Third day of medical tests for Arafat
Yasser Arafat is seen Friday en route to France in this photo released by the Palestinian Authority.
A spokeswoman says doctors have ruled out leukemia.
Thousands march for Yasser Arafat in Gaza and the West Bank.
What an Arafat replacement would mean to the Mideast peace process
PARIS, France (CNN) -- Palestinian leader Yasser Arafat was undergoing a third day of medical exams at a Paris hospital Sunday to determine the extent of his illness.
The Palestine Liberation Organization Saturday said Arafat's health was improving, but sources close to Palestinian leaders raised the possibility that the era of Arafat as Palestinian leader may be coming to an end.
"He woke up in a good mood, in good shape after a real rest," said PLO representative Leila Shahid in Paris. "He feels generally better, his general condition is better."
But just what his ailment is remains unclear.
Shahid said tests exclude leukemia "for the time being."
Sources close to the Palestinian leadership told CNN's Christiane Amanpour that before Arafat left Ramallah for France, his four teams of doctors thought he most likely had leukemia but wanted French doctors to make a diagnosis.
The sources also said Arafat is not in complete control of his mental faculties and cannot make important decisions or communicate coherently.
Aaron David Miller, president of Seeds of Peace, a non-profit organization that brings teens from rival nations together to learn leadership skills, told CNN he saw Arafat in August and again 10 days ago.
"The transformation was marked," Miller said.
"In August, he was alert and forceful and argumentative, as always," he said. Following the recent visit, Miller said Arafat had lost a significant amount of weight, could not focus and "needed a lot of help to get up to greet me. I'm not sure he could recognize me."
Seeds of Peace is considering opening an office in Ramallah, and Arafat has been a strong supporter. The program now focuses on Palestinians, Israelis, Egyptians, and Jordanians.
Arafat is only being visited by his wife Suha and one other Palestinian official while in the hospital. The sources close to the Palestinian leadership said they had knowledge of his condition.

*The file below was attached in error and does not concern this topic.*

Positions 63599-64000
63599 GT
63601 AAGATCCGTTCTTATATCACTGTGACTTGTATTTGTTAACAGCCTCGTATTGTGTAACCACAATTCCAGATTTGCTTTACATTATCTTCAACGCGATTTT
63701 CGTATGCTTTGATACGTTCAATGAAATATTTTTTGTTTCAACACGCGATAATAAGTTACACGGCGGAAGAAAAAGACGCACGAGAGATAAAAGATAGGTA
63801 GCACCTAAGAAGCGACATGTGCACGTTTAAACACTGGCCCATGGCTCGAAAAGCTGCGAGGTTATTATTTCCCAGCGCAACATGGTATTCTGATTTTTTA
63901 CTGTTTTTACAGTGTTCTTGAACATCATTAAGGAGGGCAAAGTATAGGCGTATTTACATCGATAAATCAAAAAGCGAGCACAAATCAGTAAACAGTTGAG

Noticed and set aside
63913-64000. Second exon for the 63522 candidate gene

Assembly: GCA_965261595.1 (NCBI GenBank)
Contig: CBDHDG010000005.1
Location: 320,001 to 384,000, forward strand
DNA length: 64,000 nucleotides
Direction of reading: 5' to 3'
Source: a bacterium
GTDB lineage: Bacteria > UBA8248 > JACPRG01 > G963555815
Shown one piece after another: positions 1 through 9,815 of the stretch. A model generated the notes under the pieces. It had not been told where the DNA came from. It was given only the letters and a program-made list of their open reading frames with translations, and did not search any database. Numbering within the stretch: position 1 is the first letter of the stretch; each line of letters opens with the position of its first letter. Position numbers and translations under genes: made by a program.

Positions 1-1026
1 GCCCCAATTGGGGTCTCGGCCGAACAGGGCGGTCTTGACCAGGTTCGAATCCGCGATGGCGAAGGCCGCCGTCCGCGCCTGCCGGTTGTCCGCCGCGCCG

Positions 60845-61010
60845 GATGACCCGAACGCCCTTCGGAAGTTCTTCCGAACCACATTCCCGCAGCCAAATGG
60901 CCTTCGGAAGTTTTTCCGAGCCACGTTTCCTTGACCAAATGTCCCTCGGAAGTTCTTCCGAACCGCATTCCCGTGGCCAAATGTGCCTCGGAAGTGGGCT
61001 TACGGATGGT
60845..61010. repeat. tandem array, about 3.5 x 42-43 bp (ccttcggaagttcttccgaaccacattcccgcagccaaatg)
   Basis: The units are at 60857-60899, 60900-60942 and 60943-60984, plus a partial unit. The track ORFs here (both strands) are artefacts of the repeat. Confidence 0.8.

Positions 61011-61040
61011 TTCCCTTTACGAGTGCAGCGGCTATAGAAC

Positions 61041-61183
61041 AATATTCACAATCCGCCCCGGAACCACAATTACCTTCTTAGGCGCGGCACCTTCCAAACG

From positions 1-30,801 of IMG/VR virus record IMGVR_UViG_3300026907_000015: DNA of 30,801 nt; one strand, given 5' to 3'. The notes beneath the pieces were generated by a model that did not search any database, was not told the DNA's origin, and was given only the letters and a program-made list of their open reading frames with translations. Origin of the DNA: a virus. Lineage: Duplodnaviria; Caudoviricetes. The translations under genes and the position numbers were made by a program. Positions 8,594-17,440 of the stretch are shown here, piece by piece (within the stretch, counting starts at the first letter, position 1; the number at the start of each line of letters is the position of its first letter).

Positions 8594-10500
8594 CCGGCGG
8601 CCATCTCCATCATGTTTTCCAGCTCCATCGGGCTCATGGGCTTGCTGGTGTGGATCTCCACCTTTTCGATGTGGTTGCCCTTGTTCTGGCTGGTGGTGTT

But Palestinian representative to the United Nations Nasser al-Kidwa and Arafat adviser Mohamed Rashid rejected the sources' descriptions of Arafat's health.
Members of Arafat's family also told CNN he remains sharp and able to make decisions.
In Ramallah, Prime Minister Ahmed Qorei and former prime minister Mahmoud Abbas have assumed additional responsibilities during Arafat's absence, Palestinian chief negotiator Saeb Erakat said.
Abbas, secretary general of the executive committee of the PLO, is acting chairman of the PLO, and Qorei, deputy head of national security council, is acting head of the security committee, Erakat said.
He said Arafat approved the changes before leaving for France.
"Things will function ... in accordance with the basic law and the internal law of each of these institutions, and hoping that Arafat will recover and resume his duties," Erakat said. "Meanwhile, things will function for the benefit and interests of the Palestinian people."
But sources who spoke to Amanpour said Qorei and Abbas have come to an agreement for Abbas to become leader in the event that Arafat dies or is incapacitated.
Abbas would be chairman of the PLO and the Fatah organization, and Qorei would be in charge of the Palestinian Authority and security services, the sources said.
Erakat said only that the temporary changes were made during Arafat's absence, and that Palestinian institutions were working to see that Palestinians' needs are met.
The PLO executive committee met Saturday, leaving Arafat's seat empty.
The sources who spoke with Amanpour said some Palestinians oppose making any formal plan while Arafat is alive, and would rather have communiques issued in his name. There is no agreement, and there is still something of a power struggle under way, the sources said.
Both Abbas and Qorei have publicly been at odds with Arafat, even as they have stated allegiance to him.
Each complained he was not allowed enough power over security forces or finances to allow important steps in improving Palestinian life and reducing terrorist attacks by Palestinian militant groups.
Meanwhile, in his weekly cabinet meeting, Ariel Sharon Sunday said Arafat would not be buried in Jerusalem if he dies as long as Sharon is Israel's prime minister, Israeli officials told CNN.
Palestinians, including Arafat, recognize Jerusalem as the capital of a future Palestinian state, and Arafat says he was born in the holy city. Arafat has not formally requested to be buried in Jerusalem.